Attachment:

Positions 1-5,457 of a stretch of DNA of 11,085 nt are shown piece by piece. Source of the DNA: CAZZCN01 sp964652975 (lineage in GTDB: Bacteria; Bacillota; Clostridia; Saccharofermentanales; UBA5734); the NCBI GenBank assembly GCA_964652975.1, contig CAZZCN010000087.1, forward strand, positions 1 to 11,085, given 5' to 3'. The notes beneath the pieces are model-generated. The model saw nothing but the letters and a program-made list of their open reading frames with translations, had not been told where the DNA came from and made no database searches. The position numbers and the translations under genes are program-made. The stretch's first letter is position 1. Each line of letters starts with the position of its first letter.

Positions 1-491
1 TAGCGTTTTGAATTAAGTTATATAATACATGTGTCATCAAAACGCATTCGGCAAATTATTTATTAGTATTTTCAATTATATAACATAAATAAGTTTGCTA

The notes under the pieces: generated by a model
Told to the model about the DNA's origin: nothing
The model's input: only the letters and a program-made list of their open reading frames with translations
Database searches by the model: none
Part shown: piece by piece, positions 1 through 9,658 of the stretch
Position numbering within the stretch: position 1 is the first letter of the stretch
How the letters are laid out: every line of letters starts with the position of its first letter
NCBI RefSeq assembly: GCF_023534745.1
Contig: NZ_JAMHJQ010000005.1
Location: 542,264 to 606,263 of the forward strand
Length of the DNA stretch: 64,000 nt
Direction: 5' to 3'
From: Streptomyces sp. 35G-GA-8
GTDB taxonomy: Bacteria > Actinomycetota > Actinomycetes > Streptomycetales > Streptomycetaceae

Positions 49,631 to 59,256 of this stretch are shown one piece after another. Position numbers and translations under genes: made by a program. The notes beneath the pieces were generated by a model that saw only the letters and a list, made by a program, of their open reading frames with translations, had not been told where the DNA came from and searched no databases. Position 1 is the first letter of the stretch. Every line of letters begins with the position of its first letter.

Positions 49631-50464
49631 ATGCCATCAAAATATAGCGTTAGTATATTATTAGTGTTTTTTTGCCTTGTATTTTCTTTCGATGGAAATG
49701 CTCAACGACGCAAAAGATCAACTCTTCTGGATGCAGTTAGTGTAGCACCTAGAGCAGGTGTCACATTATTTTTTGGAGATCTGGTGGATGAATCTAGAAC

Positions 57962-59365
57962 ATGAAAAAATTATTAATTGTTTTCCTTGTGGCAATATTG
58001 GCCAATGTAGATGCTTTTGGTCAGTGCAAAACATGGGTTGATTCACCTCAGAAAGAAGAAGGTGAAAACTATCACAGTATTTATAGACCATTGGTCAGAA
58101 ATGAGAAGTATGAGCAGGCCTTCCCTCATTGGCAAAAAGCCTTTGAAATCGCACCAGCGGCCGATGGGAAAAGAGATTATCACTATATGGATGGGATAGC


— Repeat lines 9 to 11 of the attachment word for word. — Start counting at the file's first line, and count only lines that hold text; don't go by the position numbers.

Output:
Position numbering within the stretch: position 1 is the first letter of the stretch
How the letters are laid out: every line of letters starts with the position of its first letter
NCBI RefSeq assembly: GCF_023534745.1